PHILOSOPHY AND RELIGION MAJOR
2000-LEVEL ESSAY MARKING RUBRIC
Inadequate Pass (50-64)
Basic Credit (65-74)
Sound Dist. (75-84)
Good Hi. Dist. (85-
The ultimate criterion in marking an Essay is: How good is the student’s discussion of the question, with reference to their general writing, their understanding of the primary readings, and their discussion of the issue? This is determined by consideration of more specific sub-criteria:
– Referencing, etc
– Structure, etc Inadequate use of general academic standards. Very many mistakes re sub-criteria Basic use of general academic standards. Quite a few mistakes re sub-criteria Sound use of general academic standards.
Some mistakes re sub-criteria Good use of general academic standards. Few mistakes re sub-criteria Excellent use of general academic standards. Very few if any mistakes re
(50%), with sub- criteria:
– Active Understand’g Student displays very little if any understanding of the reading, with significant inaccuracies Student displays basic understanding of the reading, but exposition is marred by some inaccuracies Student displays sound understanding of the reading, with very few inaccuracies Student displays good understanding, with a competent mode of exposition. Student displays excellent understanding, with a creative mode of exposition.
(20%), based on further readings, or original, with sub- criteria:
– Effectiveness Student has done very little if any extra relevant research or original thinking, and what there is makes very little if any contribution to the issue Student has done some extra relevant research or original thinking, and what there is makes some contribution to the issue Student has done some extra relevant research or original thinking, and what there is makes a competent contribution to the issue Student has done (given the word limit) much extra relevant research or original thinking, and what there is makes a good contribution to the issue Student has done (given the word limit) very much extra relevant research or original thinking, and what there is makes the marker think.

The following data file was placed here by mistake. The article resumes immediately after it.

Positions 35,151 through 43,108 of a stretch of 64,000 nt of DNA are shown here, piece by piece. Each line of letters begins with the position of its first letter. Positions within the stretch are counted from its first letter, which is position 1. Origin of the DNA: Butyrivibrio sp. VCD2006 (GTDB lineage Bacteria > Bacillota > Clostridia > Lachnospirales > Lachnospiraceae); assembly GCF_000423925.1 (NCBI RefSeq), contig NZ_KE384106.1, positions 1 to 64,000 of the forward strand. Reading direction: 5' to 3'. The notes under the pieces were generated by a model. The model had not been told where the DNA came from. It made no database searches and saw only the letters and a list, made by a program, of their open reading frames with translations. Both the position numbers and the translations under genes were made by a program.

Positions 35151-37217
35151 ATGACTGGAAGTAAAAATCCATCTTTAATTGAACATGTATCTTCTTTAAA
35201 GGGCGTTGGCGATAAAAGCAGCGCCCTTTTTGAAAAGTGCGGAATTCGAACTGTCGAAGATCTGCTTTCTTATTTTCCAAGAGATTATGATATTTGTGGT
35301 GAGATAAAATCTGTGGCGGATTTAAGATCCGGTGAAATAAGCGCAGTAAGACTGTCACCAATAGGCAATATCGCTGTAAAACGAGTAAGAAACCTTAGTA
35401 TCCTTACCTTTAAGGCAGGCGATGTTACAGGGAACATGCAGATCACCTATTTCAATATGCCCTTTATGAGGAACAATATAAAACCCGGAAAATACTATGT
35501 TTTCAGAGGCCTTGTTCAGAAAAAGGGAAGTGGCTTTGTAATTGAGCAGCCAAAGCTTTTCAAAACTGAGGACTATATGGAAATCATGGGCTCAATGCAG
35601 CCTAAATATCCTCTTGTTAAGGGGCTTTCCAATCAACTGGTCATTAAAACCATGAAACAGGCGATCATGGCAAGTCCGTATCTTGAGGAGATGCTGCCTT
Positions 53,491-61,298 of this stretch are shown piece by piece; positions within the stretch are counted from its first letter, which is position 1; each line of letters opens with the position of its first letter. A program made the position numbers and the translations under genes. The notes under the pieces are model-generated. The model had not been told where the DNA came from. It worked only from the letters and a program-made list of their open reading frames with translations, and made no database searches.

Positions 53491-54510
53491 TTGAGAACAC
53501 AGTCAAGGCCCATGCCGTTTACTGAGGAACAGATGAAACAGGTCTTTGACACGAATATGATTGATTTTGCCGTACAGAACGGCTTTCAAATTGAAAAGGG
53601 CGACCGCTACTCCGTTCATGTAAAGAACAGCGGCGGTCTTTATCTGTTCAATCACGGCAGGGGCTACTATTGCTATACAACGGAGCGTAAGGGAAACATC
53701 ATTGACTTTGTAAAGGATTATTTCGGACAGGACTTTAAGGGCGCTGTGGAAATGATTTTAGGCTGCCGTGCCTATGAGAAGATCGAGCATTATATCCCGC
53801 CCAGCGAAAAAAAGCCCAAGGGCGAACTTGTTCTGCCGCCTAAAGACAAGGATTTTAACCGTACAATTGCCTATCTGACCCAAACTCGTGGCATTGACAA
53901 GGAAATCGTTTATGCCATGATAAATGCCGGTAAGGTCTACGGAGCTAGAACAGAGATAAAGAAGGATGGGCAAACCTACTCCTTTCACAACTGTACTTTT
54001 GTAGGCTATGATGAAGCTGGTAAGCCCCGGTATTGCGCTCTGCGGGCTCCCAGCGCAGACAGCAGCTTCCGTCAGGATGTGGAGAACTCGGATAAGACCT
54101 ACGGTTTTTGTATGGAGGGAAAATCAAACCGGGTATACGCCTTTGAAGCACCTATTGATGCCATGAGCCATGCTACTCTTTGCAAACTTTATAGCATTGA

The sub-criteria will be evaluated as follows:
WRITING—NOTE: This refers to the General Presentation of the Essay
– Referencing, etc (quote format, quote page nos., footnotes, bibliography, TURNITIN): How good is the formatting of the quotes (short quotes in text, long quotes in blocks)? Do ALL quote references include page numbers? How relevant are any footnotes? Is there a bibliography, and how well formatted is it? How high is the TURNITIN originality score, and how indicative is this of poor referencing practices?
– Presentation (length, grammar, spelling, punctuation, expression): What is the paper’s word count, and is within 5% of the word limit? On average, how many errors of grammar, spelling and punctuation are there per page?
How good is the essay’s overall expression?
– Structure, etc (introduction; fluency, sectioning, flagging devices; paragraphs): Does the introduction to the essay address the set question, and indicate what the essay will do? How fluent are the transitions between paragraphs? How well does the essay fall into neatly divisible sections? How often does the essay flag to the reader what is happening? How often do paragraphs have topic sentences, and how often does its content focus solely on that topic?
EXPOSITION (of Primary Readings)—NOTE: Exposition of a Primary Reading includes the presentation of a point of view, possibly with examples and justification for that view, and any objections and responses, which that reading itself contains.
– Quantity: How much space is devoted to the Exposition of the Primary Readings, ie the one’s marked “•” in the reading list (roughly, at least one-third of the essay)?
– Accuracy: How accurately has the student described the contents of those readings?
School of Humanities and Social Science
– Active Understanding: How intellectually active has the student been in re-presenting material from those readings? (NB. Avoid passive description of the readings, by, eg, trying to explain the ideas in your own terms).
DISCUSSION (with Other Readings, or of an Original Nature)—NOTE: Other Discussion of an issue includes critical discussion of any readings which is sourced from some Non-Primary Reading; Original Discussion of an issue includes critical discussion of any readings which the student comes up with for themselves.
– Quantity: How much space is devoted to critically discussing the issue, based on other Readings, or based on the student’s own ideas?
– Relevance: How relevant is the discussion, and how often is a justification for any new claims introduced? Such justifications may include the presentation of new evidence, examples, or arguments.
– Effectiveness: Objectively, how good (effective) are the relevant justifications?
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